In several other states, the Giffords shooting appears to have done little to dampen enthusiasm for pro-gun bills that could significantly expand the presence of guns in society.
A state representative in Utah -- which, according to the Brady Campaign to Prevent Gun Violence, has the most lenient gun-control laws in the nation -- wants to eliminate a requirement that residents need a permit to carry a concealed weapon. Only three states -- Arizona, Alaska and Vermont -- currently do not require such permits, and Arizona has drawn attention since the Giffords shooting because Phoenix is the only major metropolitan area in the nation where such a law is in place.
In Nebraska, where a high school student fatally shot an assistant principal earlier this month, a state senator has introduced legislation that could allow teachers and administrators to carry concealed guns with them to school. The legislation would give final say to local school boards, which could vote whether to allow concealed firearms on school property. The vast majority of states explicitly ban guns from K-12 schools.
In Arizona itself, the shooting of Giffords is unlikely to result in a toughening of the state's gun laws. Gov. Jan Brewer, Senate President Russell Pearce and House Speaker Kirk Adams all have vowed not to pursue new limits on guns or ammunition. To the contrary, lawmakers will consider a bill that would allow guns on college and university campuses -- legislation that also is being explored by Republican lawmakers in Florida and Texas, where powerful new GOP majorities ensure it will get a serious look. Only Utah now allows guns on its public college campuses.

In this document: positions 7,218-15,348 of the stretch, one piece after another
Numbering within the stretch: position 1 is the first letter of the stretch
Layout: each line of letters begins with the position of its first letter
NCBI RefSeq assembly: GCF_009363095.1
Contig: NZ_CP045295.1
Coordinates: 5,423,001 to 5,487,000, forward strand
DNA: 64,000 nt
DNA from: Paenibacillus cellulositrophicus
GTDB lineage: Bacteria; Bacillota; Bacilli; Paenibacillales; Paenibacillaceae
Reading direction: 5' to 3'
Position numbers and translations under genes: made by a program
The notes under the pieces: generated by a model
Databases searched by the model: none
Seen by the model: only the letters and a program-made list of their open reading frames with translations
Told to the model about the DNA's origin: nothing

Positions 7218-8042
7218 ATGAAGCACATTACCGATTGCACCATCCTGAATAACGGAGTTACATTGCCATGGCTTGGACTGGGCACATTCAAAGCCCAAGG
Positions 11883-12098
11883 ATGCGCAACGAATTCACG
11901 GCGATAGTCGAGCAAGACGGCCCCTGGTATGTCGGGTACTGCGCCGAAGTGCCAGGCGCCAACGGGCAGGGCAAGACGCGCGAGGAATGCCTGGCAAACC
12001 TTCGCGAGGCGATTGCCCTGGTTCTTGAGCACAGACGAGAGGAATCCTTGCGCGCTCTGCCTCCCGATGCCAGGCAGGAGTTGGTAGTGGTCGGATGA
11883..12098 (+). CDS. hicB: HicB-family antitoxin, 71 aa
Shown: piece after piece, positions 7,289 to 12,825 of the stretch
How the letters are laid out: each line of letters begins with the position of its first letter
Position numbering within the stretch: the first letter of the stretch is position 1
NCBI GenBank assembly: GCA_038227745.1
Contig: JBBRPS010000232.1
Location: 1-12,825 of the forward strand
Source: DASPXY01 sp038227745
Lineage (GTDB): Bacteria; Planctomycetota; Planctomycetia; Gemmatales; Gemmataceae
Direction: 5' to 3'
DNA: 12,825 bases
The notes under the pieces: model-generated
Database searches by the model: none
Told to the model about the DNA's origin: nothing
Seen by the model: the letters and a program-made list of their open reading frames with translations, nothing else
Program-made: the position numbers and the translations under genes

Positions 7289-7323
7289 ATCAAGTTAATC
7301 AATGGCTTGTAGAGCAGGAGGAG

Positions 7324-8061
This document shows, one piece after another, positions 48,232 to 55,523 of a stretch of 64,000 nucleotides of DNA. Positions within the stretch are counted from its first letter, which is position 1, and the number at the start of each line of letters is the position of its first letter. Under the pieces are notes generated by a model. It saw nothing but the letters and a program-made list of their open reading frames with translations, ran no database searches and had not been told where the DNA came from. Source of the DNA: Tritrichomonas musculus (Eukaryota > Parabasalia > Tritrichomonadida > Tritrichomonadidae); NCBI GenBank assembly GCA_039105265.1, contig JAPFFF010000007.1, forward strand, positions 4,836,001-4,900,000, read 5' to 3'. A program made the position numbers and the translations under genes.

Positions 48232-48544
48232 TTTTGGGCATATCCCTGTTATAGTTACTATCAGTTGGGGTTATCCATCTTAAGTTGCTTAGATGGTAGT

Gun control has subsided as a political wedge issue over the past 15 years as Democrats have won congressional and statehouse seats in traditionally conservative areas, partly by touting their pro-gun credentials. It is common for Democrats today to support gun rights and receive favorable ratings from the National Rifle Association, the influential pro-gun lobbying group. Giffords herself is a proud gun owner who has long championed the Second Amendment. And President Barack Obama, who took office amid a perception among many gun owners that he would tighten firearms laws, has only loosened them, signing legislation to allow guns in national parks.